He first went down to the bakkal (a tiny one-room grocery in the bottom of our building). He found one small jar of mayonnaise. Then he came back and rushed the grocery, entering at 9:29 (it closes at 9:30) and bought two VERY large bottles of mayonnaise. This is when it got funny. Ross began lathering thick, strong-smelling mayonnaise in my hair. I was gagging from the smell. We began joking. "Mmmm, you smell good enough to eat." and "I am not sure I'd like mayo on my sandwich...for a very long time." It was good to laugh, finally. Benaiah, feeling neglected these last 4 days, began to cry. Have you ever tried to hold an infant in your lap while mayonnaise is being spread on your head? I have. Finally we decided to let me finish the lathering while Ross held Benaiah.
After being so covered with mayo that I could hardly turn my head for the weight of my 'crown,' Ross wrapped my head in Saran Wrap. I felt so good about this, knowing the Saran Wrap would hold all the mayo in. I was looking forward to holding the baby, watching CNN, with my white bee hive. I got in the shower to get rid of any residual mayo, when I realized the mayo was separating, with the oil from it running down my body. You do have permission to laugh. So, I tied a bandanna around my head to stop the oil. It still ran. I stuffed cotton balls all around the bandanna. It still ran. I tied another bandanna around those. It stopped.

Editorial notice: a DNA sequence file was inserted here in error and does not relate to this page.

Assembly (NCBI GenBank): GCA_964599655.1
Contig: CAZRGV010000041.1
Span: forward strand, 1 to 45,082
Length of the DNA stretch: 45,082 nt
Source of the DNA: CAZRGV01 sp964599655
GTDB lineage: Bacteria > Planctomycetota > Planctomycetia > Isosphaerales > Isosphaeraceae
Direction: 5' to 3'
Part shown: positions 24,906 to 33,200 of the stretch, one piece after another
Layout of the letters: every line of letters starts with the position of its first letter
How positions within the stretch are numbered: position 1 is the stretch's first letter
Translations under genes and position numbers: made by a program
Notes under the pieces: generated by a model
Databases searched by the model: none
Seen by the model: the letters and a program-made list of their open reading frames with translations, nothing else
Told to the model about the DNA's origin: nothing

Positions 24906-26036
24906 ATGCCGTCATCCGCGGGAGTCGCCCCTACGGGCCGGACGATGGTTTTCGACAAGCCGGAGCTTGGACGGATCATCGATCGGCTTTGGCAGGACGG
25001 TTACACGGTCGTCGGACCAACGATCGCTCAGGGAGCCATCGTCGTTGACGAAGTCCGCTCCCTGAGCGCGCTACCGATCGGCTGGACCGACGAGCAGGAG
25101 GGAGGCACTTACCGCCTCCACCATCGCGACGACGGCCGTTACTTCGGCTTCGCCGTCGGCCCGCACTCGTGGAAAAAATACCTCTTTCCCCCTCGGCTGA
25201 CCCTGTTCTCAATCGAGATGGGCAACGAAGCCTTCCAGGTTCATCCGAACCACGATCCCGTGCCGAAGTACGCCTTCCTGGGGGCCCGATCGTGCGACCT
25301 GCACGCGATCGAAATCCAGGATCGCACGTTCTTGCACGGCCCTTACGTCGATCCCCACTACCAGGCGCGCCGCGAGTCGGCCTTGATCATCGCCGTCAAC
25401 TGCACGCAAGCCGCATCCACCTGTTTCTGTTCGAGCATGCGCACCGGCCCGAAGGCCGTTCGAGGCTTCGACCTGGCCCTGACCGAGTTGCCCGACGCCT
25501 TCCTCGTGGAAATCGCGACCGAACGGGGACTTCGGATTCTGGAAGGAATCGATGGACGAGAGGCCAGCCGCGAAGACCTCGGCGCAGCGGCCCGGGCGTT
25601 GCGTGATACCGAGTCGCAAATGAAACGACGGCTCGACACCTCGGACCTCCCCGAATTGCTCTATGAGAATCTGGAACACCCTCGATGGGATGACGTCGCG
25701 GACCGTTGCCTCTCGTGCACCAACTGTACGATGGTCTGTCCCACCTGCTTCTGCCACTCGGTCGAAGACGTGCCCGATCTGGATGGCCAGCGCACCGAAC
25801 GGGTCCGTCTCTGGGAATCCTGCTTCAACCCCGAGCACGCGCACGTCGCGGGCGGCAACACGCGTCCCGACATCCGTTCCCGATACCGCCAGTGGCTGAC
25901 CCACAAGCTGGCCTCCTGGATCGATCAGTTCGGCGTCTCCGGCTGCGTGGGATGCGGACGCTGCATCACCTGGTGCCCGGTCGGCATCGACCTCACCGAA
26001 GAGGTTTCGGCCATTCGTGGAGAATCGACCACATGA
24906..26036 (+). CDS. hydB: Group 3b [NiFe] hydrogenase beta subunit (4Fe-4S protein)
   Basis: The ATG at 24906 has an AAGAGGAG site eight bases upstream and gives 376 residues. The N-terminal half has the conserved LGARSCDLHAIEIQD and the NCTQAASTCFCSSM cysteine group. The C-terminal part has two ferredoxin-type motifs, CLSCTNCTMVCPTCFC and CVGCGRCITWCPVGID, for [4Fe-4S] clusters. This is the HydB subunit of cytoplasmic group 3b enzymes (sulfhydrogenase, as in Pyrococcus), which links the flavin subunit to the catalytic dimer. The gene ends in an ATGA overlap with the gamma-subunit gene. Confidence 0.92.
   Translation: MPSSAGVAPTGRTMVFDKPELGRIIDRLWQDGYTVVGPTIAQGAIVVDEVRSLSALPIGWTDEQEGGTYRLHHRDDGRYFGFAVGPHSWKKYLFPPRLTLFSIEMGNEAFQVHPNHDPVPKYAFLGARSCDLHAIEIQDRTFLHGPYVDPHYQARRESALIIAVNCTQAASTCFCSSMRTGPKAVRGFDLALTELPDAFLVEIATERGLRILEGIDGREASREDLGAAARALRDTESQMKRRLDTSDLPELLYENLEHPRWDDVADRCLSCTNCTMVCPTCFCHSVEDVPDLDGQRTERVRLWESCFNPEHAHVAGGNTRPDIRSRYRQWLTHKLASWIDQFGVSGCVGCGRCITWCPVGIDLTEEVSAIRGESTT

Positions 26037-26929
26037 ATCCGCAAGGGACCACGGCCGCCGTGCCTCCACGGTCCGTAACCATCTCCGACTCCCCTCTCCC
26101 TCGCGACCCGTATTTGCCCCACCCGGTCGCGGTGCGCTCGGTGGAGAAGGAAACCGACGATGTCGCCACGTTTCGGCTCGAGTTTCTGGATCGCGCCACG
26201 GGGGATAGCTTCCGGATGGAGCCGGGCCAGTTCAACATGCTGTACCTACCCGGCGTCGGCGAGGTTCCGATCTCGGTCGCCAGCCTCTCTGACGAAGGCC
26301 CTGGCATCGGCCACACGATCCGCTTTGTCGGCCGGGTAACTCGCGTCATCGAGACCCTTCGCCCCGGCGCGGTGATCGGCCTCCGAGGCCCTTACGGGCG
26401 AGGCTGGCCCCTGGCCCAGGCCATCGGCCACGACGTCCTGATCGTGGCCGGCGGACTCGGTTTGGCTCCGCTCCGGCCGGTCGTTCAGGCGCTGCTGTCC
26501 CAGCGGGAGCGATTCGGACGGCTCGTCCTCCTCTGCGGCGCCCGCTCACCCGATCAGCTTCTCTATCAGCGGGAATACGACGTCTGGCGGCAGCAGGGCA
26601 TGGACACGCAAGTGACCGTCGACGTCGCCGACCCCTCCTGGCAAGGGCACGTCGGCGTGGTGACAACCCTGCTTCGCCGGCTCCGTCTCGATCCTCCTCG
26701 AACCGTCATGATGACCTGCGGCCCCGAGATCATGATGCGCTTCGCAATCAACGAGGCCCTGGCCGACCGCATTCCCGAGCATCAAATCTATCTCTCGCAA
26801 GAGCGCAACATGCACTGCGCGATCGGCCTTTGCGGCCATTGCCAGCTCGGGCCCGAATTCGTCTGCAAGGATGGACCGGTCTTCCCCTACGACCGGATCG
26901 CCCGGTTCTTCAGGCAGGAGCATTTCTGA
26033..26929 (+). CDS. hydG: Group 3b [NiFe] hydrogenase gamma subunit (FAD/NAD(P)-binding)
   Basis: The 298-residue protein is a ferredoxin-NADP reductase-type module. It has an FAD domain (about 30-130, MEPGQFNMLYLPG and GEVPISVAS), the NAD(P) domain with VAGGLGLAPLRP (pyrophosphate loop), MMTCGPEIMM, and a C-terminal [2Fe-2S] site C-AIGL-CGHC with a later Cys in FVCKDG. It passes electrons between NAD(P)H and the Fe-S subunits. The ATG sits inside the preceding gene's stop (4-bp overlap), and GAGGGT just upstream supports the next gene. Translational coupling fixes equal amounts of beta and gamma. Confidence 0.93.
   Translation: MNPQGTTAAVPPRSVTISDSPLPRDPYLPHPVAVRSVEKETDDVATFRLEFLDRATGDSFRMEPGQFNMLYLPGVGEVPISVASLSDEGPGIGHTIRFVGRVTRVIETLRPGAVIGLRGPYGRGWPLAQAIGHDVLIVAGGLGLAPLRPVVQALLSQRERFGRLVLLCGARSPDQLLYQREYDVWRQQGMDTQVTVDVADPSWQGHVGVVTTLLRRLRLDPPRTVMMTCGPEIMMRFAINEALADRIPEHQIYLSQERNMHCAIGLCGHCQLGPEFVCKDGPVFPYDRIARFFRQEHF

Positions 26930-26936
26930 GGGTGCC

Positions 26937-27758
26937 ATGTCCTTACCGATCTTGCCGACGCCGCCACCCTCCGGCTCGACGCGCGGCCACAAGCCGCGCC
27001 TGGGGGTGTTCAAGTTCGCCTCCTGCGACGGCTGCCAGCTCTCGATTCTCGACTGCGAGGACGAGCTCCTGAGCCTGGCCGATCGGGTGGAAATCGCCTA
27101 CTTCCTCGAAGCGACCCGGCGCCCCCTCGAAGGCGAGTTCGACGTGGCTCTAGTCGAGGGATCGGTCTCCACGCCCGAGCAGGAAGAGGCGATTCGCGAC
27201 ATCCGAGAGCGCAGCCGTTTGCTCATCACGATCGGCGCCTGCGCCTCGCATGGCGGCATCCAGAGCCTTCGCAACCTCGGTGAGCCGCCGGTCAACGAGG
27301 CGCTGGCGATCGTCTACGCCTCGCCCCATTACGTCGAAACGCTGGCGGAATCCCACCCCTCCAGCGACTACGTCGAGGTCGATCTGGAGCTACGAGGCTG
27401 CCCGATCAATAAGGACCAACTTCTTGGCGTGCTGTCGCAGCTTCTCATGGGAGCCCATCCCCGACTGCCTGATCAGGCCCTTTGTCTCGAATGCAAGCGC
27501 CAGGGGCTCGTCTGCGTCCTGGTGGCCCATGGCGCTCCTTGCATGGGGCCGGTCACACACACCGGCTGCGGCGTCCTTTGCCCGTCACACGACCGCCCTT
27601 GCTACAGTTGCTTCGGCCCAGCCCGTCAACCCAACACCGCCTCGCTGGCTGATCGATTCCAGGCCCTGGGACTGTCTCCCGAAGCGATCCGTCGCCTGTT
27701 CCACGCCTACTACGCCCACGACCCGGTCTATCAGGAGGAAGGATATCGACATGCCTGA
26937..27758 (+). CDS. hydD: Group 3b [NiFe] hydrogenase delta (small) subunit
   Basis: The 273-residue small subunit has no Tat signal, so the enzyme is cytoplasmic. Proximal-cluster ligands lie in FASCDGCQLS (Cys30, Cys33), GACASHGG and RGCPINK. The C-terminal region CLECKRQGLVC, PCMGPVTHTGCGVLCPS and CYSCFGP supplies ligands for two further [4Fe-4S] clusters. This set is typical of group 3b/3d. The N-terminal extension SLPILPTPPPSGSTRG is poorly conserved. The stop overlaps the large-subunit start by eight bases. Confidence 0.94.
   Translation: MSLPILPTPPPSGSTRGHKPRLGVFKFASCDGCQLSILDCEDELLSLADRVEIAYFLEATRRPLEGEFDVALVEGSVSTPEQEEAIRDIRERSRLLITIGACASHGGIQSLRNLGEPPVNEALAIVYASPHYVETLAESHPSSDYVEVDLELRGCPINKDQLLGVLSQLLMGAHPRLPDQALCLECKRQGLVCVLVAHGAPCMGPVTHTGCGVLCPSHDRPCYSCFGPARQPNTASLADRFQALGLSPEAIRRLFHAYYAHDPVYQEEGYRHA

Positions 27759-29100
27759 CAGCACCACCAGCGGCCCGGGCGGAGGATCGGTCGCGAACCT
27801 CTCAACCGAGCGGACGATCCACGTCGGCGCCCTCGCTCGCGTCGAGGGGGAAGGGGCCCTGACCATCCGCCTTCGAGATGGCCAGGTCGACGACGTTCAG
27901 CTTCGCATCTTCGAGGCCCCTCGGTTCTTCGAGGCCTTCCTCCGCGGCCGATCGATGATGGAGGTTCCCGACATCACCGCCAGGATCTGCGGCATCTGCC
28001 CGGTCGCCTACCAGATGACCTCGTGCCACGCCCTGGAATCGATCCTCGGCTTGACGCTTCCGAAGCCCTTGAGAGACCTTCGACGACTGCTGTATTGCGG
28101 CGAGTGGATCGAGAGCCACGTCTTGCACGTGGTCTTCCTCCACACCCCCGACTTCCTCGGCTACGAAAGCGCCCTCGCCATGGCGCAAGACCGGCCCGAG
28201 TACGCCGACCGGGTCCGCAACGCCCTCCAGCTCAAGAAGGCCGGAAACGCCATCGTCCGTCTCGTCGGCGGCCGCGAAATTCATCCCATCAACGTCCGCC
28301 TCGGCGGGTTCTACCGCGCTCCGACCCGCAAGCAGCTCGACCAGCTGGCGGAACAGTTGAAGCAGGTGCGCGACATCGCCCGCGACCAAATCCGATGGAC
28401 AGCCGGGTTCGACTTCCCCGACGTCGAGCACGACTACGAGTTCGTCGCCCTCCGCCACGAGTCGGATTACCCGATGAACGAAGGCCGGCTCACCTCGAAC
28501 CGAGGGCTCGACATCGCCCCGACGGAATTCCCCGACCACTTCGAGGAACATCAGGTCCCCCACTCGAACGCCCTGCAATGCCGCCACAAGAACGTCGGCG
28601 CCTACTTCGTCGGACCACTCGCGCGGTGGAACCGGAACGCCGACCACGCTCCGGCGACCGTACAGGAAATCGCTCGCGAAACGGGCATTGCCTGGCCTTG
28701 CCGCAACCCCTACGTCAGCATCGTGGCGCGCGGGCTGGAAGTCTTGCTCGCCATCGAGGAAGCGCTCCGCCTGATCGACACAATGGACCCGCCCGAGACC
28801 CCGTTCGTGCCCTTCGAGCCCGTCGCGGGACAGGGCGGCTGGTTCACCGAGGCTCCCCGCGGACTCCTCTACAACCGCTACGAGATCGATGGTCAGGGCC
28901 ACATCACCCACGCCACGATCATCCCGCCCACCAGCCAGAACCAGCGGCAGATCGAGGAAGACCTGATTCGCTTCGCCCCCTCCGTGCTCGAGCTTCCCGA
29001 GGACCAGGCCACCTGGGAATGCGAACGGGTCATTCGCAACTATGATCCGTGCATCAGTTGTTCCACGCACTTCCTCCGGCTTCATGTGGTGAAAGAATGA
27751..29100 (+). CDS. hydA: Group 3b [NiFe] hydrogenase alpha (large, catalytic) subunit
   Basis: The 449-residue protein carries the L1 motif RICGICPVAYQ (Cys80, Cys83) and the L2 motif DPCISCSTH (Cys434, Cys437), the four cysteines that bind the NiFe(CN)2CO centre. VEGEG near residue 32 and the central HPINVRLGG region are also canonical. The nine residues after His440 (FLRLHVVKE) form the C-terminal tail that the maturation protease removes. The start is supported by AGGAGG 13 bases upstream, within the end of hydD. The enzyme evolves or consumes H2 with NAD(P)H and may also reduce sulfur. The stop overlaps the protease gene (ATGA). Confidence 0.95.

At 5 this morning, I took my mayo-wrapped head and fed the baby, then promptly washed my hair 3 times. Guess what? No itches today. And I think the egg and oil in the mayo must have healed my tender scalp, too.
I will NOT attach a picture of this unfortunate event, you'll just have to use your imaginations.
Thursday, November 13, 2008
Hickeys. That is my subject. One morning I went to wake Benaiah and dress him. I discovered this strange mark on his arm. I thought it must be that some really chic Turkish woman had kissed him with her maroon lipstick. Upon closer inspection, I saw it was a hickey! During the night, he had given himself a hickey trying to get some milk. So now that he knows what they are like, he won't ever need to get another one. :) You can see his sweet little hickey in the above picture, along with some serious fat stores.
Monday, November 10, 2008
Wednesday, November 5, 2008
Tuesday, November 4, 2008
I was given some Cowboys pajamas for Benaiah and giggled one night as I slipped them on him. Ross said very little. It happened to be a night that Benaiah cried quite a bit before bed, which is rare for him. I attributed it to a gassy tummy. The next morning Ross attributed it to his distaste for his pajamas. I have come to the conclusion that it may just be a hopeless cause, but I did make sure to get this photo, so that one day when Benaiah is older he can see I tried.
Sunday, November 2, 2008
The teachers graciously signed up to have their houses visited. I appreciate how they can so quickly morph into Aunts and Uncles for our kids, who are away from relatives.